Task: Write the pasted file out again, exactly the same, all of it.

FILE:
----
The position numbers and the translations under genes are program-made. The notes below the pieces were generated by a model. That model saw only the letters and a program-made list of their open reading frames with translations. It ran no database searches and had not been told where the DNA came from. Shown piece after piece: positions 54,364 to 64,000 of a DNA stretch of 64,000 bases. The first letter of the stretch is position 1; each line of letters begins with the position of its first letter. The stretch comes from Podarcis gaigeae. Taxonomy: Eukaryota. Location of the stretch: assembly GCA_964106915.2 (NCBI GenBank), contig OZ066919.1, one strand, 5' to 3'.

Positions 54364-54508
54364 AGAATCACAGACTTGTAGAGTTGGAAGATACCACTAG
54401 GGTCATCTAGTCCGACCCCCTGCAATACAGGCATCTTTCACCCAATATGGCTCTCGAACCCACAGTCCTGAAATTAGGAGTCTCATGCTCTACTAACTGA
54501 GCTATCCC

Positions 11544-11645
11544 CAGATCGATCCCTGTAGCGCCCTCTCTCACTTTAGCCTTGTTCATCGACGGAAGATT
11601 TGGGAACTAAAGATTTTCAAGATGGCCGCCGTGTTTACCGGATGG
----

The position numbers and the translations under genes are program-made. The notes below the pieces were generated by a model. That model saw only the letters and a program-made list of their open reading frames with translations. It ran no database searches and had not been told where the DNA came from. Shown piece after piece: positions 54,364 to 64,000 of a DNA stretch of 64,000 bases. The first letter of the stretch is position 1; each line of letters begins with the position of its first letter. The stretch comes from Podarcis gaigeae. Taxonomy: Eukaryota. Location of the stretch: assembly GCA_964106915.2 (NCBI GenBank), contig OZ066919.1, one strand, 5' to 3'.

Positions 54364-54508
54364 AGAATCACAGACTTGTAGAGTTGGAAGATACCACTAG
54401 GGTCATCTAGTCCGACCCCCTGCAATACAGGCATCTTTCACCCAATATGGCTCTCGAACCCACAGTCCTGAAATTAGGAGTCTCATGCTCTACTAACTGA
54501 GCTATCCC

Positions 11544-11645
11544 CAGATCGATCCCTGTAGCGCCCTCTCTCACTTTAGCCTTGTTCATCGACGGAAGATT
11601 TGGGAACTAAAGATTTTCAAGATGGCCGCCGTGTTTACCGGATGG